Autorelease Pool

Manual memory management requires some thought and ceremony. It is not so much of a problem with long-lasting instances, but managing temporary local objects, especially when you need to create more than one, is a tedious job. It also hurts code readability.

While Delphi allows automatic memory management for classes that implement interfaces, using ARC is not always feasible. If you have to deal with preexisting classes that don't support ARC, you will have to deal with manual memory management. Reference counting also adds some overhead, and using reference counting in your own classes is not always a viable approach.

When performance is not paramount, simpler and cleaner code without try...finally blocks would be nice to have. Life always finds a way and various ARC-based smart pointer and similar lifetime management wrapper implementations have started to appear in the wild.

One common place where constructing many object instances can be found is unit testing. While lifetime wrappers work well in applications, they often wrap object instances too well, and that can create issues in unit testing.

There is another approach to lifetime management that does not require wrapping the managed object - using some kind of auto-release pool that will take ownership (and memory management) over object instances, while keeping the original reference intact. In the case of single objects, there is no need for a pool and maintaining the list.

Implementing such auto-release managers is rather simple. Managers on their own are reference-counted: Their memory is automatically managed, and will be released when they go out of scope. To ensure proper construction and reference counting initialization for the TAutoRelease and TAutoReleasePool classes, their declaration will be hidden in the implementation section of a unit, and they can be constructed only through the AutoRelease record's static functions.

The TAutoRelease class can manage the lifetime of a single object instance. Since the compiler maintains a hidden interface reference in the method scope, there is no need for declaring an additional variable.

procedure TestXXX.TestYYY; var Foo: TFoo; begin Foo := TFoo.Create; AutoRelease.New(Foo); ... // use Foo end; // The TAutoRelease object will be destroyed at this point, and will release Foo

The TAutoReleasePool class can manage the lifetime of multiple object instances. To use a pool, we need to keep a reference to the pool. In a unit testing environment, the pool can be a field in the test class that will be created and destroyed for every test in the SetUp and TearDown methods:

TestXXX = class(TTestCase) strict private AutoPool: IAutoReleasePool; ... procedure TestXXX.SetUp; begin inherited; AutoPool := AutoRelease.NewPool; end; procedure TestXXX.TearDown; begin AutoPool := nil; inherited; end; procedure TestXXX.TestYYY; var Foo: TFoo; Bar: TBar; begin Foo := TFoo.Create; AutoPool.Add(Foo); Bar := TBar.Create; AutoPool.Add(Bar); ... // use Foo and Bar end;

Using such auto-release managers is not limited to a unit testing environment, and they can be used in regular code instead of full lifetime management wrappers. They do require an extra line of code compared to smart pointer implementations, but they still simplify code and make try...finally blocks redundant.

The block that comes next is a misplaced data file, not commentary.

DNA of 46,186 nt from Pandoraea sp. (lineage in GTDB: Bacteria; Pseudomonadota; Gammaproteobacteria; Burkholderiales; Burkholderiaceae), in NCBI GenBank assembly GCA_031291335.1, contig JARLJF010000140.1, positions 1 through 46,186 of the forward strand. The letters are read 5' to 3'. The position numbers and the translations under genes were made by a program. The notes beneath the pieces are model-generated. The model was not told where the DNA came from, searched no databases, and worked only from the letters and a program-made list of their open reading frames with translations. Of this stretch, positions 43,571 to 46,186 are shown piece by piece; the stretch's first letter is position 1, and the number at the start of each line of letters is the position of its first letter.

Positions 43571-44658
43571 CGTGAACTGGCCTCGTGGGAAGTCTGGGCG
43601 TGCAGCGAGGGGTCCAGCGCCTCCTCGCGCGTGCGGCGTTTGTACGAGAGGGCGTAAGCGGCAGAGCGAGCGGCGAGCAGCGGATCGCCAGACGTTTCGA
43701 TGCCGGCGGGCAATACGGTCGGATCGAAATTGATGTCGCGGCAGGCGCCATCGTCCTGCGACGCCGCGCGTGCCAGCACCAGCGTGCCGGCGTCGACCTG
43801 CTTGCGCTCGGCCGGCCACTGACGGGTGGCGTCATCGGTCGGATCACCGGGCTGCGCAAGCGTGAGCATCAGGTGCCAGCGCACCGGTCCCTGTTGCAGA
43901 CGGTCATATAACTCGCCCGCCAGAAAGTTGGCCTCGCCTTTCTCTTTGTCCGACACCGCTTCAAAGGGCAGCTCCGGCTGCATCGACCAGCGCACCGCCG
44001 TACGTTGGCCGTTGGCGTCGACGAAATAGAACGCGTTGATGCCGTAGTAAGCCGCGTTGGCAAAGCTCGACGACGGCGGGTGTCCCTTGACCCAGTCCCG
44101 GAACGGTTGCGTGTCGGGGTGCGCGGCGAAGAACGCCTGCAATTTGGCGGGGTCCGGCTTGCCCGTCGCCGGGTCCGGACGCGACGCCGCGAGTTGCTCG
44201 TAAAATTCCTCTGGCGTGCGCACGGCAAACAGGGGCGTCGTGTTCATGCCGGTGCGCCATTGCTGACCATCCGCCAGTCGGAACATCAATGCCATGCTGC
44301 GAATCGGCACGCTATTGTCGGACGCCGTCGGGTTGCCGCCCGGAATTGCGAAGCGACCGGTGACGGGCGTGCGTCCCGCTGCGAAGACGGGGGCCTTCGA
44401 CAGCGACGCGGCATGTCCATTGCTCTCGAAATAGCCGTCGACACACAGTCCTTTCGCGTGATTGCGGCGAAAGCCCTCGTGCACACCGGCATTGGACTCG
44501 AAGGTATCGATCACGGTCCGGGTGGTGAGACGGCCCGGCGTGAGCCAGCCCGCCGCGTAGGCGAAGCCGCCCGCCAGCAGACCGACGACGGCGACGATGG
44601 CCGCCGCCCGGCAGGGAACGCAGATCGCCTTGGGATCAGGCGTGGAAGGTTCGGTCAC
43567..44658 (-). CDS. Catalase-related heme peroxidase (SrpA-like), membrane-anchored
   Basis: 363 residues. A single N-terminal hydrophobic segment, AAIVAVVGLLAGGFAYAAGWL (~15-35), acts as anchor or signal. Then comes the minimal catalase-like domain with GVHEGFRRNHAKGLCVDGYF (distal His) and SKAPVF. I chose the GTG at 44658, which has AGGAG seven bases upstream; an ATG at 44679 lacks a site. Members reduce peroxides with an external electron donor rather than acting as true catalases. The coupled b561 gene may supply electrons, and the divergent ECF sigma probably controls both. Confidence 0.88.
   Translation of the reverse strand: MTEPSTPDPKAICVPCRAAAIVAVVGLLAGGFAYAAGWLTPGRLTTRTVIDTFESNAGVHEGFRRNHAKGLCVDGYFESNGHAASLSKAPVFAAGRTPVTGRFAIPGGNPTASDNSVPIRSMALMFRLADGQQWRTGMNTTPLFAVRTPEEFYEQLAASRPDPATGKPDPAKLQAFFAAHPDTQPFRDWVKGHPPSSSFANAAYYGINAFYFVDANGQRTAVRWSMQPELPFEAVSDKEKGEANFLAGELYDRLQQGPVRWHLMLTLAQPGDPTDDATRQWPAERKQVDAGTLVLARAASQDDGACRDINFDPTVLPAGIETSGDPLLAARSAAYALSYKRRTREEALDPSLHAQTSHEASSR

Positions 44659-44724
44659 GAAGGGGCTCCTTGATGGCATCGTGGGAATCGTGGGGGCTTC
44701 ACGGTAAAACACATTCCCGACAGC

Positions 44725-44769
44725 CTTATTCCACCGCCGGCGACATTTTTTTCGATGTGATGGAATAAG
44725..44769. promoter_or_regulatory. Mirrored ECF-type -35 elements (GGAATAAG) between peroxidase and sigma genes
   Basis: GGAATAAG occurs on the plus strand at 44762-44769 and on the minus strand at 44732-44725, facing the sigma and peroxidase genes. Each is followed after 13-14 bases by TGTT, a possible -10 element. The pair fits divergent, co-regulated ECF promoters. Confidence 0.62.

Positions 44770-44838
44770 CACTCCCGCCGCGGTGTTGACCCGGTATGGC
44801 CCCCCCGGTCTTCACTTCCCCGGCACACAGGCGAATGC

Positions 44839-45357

And here is a full implementation of auto-release managers:

interface type IAutoReleasePool = interface procedure Clear; procedure Add(aInstance: TObject); end; AutoRelease = record public class function New(aInstance: TObject): IInterface; static; class function NewPool: IAutoReleasePool; static; end; implementation type TAutoRelease = class(TInterfacedObject) strict private fInstance: TObject; public constructor Create(aInstance: TObject); destructor Destroy; override; end; TAutoReleasePool = class(TInterfacedObject, IAutoReleasePool) strict private fInstances: TList<TObject>; public constructor Create; destructor Destroy; override; procedure Clear; procedure Add(aInstance: TObject); end; constructor TAutoRelease.Create(aInstance: TObject); begin fInstance := aInstance; end; destructor TAutoRelease.Destroy; begin fInstance.Free; inherited; end; constructor TAutoReleasePool.Create; begin fInstances := TObjectList<TObject>.Create; end; destructor TAutoReleasePool.Destroy; begin fInstances.Free; inherited; end; procedure TAutoReleasePool.Clear; begin fInstances.Clear; end; procedure TAutoReleasePool.Add(aInstance: TObject); begin fInstances.Add(aInstance); end; class function AutoRelease.New(aInstance: TObject): IInterface; begin Result := TAutoRelease.Create(aInstance); end; class function AutoRelease.NewPool: IAutoReleasePool; begin Result := TAutoReleasePool.Create; end;

Comments

  1. Why won't one just use IShared from Spring4D? Admittedly, AutoRelease is slightly faster and comes with less overhead but that will rarely be the deciding factor.

    ReplyDelete
    Replies
    1. Where is fun in that ;)

      Smart pointers can be used, too. But their usage is a bit different and because of that implementations are tad more complex.

      My goal is presenting simplest solution for particular use case. In other words, how to achieve something. If someone is already using some library that has similar solution, even if more complicated, then it is easier to use that library than reinventing the wheel.

      On the other hand introducing library as dependency just to use some simple thing may be an overkill.

      Delete
  2. Guard from JCL
    AutoFree from mORMot

    ReplyDelete

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